The delight lasts only as long as it takes you to flip to a random page, and read…
“Did I say that?  What a passive construction!  What was I thinking?
You seize a pencil/pen/whatever, circle the offending phrase, write in what you should have written if you had not been under-caffeinated, and then sit back, scowling, and look at the rest of the manuscript.
…And now you are in ‘polish’ mode.
It’s been a while since I did this, and I had forgotten how enjoyable it is.   Wordsmithing, pure and simple, is a pleasure in itself.  It is, however, annoying when you have been envisioning a finished manuscript and, looking down at it, pen in hand, realized that the thing is anything but.
So you sigh, assemble the things you will need, and go to it.
What do you need?

Just the basics, ma’am, but in all available colors…
Pens.  Lots of them.  They tend to grow legs and walk.  I have one that was made by an artisan using chestnut wood salvaged from an colonial-era house on the seacoast.  Chestnut isn’t seen any more since the blight destroyed most of the chestnut trees.  That’s a pity because the wood is very rot-resistant and has a wonderful color.  Then there are the gel pens that are a delight to write with and have thick, visible ink.  The problem is that the ink tends to sink into paper and go through the other side.  Not pretty. 

Authentic Marvin
the Martian Pen

I also have a special Marvin the Martian pen I bought years ago at a Warner Brothers store and carried to various meetings over the years.
You need highlighters in various colors.  Why?  Well, what if you highlight something in pink and then think of something else that needs to be done with the highlighted passage, but is different?  Pink won’t work, it’ll be confusing.  Besides, hot pink is something of which I can only stand so much.  Purple, I think.  Or maybe blue…
Post-it notes, or reasonable facsimiles thereof, are very useful for marking places (‘Oh – that’s right!  I edited to here!’), marking thoughts (make sure you don’t get cheap imitations because they’ll fall off, and you will face your greatest fear: that your inspired edit will be lost forever and your powerful intellect, having decayed rather badly, will not be able to retrieve the perfect word in the perfect location.)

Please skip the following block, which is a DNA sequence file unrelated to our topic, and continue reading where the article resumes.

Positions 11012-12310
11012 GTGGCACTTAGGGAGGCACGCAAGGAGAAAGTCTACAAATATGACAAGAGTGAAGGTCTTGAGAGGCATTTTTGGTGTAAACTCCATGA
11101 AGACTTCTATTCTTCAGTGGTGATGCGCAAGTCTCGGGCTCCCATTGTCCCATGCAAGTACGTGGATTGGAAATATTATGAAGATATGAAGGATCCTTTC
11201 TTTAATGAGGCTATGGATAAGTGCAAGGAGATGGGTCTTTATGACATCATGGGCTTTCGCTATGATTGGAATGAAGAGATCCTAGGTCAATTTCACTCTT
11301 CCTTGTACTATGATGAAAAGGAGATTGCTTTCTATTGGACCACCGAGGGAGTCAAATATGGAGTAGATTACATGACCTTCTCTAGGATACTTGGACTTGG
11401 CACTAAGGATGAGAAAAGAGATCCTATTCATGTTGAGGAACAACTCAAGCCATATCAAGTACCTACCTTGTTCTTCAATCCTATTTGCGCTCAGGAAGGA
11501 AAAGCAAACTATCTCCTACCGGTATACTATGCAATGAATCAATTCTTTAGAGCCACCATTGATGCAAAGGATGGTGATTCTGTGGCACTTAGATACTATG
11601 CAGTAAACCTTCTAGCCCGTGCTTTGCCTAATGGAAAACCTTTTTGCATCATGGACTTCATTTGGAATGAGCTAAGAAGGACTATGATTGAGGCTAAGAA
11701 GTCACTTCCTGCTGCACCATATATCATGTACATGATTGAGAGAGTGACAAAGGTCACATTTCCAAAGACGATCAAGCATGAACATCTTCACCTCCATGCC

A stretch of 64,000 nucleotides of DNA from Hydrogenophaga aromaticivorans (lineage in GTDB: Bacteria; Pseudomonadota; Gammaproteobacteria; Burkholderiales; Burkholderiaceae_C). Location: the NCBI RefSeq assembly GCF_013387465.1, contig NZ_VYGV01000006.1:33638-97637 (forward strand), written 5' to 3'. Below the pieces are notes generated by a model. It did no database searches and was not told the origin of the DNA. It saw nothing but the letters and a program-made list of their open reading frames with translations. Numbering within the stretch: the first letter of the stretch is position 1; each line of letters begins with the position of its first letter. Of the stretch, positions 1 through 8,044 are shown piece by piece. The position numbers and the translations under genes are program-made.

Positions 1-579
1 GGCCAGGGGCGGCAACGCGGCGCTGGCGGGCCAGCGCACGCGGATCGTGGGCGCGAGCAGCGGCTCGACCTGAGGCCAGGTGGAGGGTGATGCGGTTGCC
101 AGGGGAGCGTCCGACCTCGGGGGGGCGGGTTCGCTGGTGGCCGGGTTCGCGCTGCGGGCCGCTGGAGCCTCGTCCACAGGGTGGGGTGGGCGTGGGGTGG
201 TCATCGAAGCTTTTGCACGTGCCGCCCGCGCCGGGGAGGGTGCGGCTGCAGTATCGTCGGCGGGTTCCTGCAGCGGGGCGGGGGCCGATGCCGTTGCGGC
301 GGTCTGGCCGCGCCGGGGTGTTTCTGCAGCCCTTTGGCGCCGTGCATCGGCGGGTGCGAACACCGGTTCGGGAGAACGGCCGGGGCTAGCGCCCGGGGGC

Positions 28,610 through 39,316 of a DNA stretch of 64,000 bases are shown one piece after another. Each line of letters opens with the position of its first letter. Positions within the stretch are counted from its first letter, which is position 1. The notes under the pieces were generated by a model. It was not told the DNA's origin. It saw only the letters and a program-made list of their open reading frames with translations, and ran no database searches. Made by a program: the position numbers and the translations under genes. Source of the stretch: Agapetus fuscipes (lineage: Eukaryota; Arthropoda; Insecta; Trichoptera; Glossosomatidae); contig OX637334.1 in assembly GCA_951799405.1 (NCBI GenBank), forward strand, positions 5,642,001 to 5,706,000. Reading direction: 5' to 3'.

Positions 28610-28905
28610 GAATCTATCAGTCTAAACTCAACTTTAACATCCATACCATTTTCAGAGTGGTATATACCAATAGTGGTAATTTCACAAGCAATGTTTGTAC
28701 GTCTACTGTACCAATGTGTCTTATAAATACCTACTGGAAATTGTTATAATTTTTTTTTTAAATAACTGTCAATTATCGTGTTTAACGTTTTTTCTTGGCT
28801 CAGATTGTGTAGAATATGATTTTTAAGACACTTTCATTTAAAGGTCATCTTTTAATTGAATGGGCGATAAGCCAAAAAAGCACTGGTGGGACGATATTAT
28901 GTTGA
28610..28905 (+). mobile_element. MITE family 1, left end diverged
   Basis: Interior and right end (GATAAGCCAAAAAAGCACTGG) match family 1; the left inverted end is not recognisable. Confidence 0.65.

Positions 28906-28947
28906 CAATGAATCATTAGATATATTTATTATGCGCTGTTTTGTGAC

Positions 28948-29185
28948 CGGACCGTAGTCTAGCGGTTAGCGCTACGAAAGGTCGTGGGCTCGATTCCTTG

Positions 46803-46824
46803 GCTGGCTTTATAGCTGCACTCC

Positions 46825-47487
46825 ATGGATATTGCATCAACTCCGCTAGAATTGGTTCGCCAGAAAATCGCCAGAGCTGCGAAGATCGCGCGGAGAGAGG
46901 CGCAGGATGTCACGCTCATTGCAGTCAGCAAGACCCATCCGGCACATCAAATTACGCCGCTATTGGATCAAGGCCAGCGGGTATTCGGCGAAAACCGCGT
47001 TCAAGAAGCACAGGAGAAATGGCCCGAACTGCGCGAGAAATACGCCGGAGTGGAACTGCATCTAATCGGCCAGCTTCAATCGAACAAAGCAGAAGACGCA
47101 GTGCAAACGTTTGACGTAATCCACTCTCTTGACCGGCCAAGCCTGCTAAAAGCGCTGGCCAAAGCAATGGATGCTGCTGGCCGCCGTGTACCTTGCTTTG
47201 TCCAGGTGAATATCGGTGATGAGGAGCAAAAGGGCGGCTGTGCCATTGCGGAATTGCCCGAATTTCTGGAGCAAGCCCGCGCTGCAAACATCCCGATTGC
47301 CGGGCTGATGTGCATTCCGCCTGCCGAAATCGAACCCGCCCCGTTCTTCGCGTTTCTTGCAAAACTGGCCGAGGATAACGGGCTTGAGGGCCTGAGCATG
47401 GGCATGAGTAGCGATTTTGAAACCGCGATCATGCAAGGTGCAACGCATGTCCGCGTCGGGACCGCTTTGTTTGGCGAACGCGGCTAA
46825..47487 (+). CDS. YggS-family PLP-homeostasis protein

But you go cooking along, making corrections – until it suddenly occurs to you that the reason that the beginning of the novel seems to plod just a wee bit, with lots of information being made available rather quickly is that you have been going about it the wrong way, and it would work out better if you start in with the third chapter, scrap the first and second chapters, and then adjust as necessary.  You greet this revelation with a cry torn from your very entrails as you realize that the entire beginning of the @#$%! story has to be reworked.

Is it a disaster if it makes the whole story better but drives the writer mad?
You brew another cup of tea (did you read my post about tea?), get out the materials, and go to work, muttering under your breath even as you see that it truly will do better.  You bid farewell to the end of year release, the editor’s feedback, the new story that has been nudging at your elbow and presenting lusciously tempting scenes…  You buckle down –

Will pester for catnip…
And pray that your work is not interrupted by the dreaded ‘attractive nuisance’ that likes to grab your hand as you mouse…